Beamsley Beacon and Round Hill.
There will be lots of posts with Autumn colours at this time of year, I went abroad a week ago whilst the leaves were green and have returned to spectacular trees. But today I hardly saw a single tree on these bleak moors. The general visibility was poor also but a combination of The Pieman and The Rockman as companions was sure to provide an entertaining day.
I have driven below on the A59 hundreds of time and looked up at the craggy top but I had never ventured up there. By our roundabout stroll we found were reminders of ancient routes long before the present roads. There were numerous old mile/directional stones and many boundary stones suggesting lots of foot and mule traffic at one time. Tracks tend to connect and the places mentioned on the stones give some idea of destinations. What was the nature of peoples travel – monastic or trade routes? – people certainly wouldn’t have come up here for pleasure. On the map there is also a Roman road shown but no trace of this was passed today. The whole area was rather boggy, an understatement, and progress was slow and must have been troublesome for those who passed before. There is no trace of paved mule routes here, whereas in many Pennine areas these are an outstanding feature. On the map there are mentions of ‘cup and ring’ stone markings but we didn’t notice any, didn’t look hard enough.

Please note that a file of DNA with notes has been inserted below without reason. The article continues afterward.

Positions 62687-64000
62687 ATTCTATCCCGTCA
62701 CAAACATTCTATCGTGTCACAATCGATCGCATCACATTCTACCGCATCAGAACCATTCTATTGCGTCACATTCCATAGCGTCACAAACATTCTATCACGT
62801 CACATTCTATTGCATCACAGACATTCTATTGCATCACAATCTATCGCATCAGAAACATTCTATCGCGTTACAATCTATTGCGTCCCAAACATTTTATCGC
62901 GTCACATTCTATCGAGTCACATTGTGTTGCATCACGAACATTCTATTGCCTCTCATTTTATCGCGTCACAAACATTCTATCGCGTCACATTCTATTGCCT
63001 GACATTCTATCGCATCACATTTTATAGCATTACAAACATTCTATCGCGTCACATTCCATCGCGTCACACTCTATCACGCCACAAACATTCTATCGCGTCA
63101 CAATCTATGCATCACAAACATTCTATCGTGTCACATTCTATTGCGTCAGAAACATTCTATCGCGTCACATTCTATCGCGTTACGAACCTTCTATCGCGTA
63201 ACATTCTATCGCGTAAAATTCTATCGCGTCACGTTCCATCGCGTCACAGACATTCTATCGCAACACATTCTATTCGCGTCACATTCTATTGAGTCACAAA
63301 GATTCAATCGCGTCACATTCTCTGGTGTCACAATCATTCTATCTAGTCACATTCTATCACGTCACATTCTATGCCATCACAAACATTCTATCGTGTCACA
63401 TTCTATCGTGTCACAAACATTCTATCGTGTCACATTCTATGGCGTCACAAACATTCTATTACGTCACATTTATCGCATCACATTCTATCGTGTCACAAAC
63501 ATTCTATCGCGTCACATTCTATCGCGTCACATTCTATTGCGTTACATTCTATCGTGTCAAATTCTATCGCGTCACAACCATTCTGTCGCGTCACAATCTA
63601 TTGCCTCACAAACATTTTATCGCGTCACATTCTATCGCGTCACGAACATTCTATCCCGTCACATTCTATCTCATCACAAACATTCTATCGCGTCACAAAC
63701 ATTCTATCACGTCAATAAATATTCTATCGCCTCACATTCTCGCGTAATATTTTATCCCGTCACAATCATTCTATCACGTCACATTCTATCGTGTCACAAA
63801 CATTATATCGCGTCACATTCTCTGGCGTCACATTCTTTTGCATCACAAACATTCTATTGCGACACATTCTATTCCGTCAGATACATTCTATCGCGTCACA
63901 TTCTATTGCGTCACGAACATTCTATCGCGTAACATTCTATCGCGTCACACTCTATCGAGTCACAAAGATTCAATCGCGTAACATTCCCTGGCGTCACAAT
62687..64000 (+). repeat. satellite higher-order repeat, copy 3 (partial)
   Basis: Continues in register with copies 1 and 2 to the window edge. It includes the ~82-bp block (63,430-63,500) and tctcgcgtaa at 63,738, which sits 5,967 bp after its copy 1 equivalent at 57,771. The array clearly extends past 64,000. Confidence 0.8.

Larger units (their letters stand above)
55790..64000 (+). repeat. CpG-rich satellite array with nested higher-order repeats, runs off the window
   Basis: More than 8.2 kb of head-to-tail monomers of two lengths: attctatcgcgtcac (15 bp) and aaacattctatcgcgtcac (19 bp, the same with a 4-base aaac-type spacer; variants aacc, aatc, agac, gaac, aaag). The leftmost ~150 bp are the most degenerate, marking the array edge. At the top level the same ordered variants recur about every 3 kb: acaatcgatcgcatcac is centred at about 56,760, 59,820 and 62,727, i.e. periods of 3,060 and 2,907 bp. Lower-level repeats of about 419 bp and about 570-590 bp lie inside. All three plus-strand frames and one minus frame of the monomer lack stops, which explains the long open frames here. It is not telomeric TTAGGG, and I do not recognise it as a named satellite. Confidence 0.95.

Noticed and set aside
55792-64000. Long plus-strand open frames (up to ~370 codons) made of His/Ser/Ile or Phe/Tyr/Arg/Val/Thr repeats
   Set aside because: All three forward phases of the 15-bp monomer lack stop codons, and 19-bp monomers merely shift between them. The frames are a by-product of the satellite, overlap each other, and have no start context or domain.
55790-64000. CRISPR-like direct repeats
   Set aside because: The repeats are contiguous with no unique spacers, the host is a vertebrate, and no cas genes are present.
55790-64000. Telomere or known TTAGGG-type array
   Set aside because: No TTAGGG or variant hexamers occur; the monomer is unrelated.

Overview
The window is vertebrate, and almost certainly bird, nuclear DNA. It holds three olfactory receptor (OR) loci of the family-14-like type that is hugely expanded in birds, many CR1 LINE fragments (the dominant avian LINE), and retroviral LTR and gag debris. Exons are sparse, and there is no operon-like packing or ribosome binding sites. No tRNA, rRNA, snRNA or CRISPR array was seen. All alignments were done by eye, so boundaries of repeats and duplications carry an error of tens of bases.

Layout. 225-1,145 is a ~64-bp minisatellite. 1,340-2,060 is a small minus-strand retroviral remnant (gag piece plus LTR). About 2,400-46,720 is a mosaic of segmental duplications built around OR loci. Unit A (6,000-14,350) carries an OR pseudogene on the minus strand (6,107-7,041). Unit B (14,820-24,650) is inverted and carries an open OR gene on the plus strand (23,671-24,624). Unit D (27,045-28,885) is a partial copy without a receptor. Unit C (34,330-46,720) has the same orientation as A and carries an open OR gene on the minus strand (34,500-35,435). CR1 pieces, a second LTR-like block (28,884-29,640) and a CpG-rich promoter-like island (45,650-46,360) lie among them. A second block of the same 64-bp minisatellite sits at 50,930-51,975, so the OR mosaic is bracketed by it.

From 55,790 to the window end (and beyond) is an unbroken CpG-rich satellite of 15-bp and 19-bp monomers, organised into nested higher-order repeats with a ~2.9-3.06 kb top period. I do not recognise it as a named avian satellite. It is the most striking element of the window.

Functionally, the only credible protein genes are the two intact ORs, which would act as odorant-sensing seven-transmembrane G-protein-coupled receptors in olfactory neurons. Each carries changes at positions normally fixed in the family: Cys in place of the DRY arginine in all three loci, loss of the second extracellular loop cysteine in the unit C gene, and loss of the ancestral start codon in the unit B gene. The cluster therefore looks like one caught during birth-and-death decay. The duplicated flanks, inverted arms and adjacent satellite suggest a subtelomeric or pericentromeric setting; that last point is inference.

Enough of way stones – there didn’t seem to be many obvious paths…Up on the drier heather slope there had been some harvesting of the heather which was bailed up – to be used for what? There was yet another mystery, two detached boot soles.
Having traversed Round Hill [409m] we arrived at Beamsley Beacon itself [393m], a more popular destination being a short walk from the car park. The prominent Beacon was part of the chain of fires that could be lit as warnings during the Napoleonic wars, recent uses of these beacons have been more celebratory. The large stone cairn is thought to be a Bronze Age burial site but has never been excavated. The trig. point bares a memorial to a crashed Lancaster Bomber crew from the Royal Canadian Air Force killed 5th November 1945.Will have to come back for the views.
Interesting, that. have you found out what the heather bails are for? Animal bedding?
No, I can’t think they would come all the way up there for bedding. Must be something more in situ, I still suspect it is something to do with erosion control.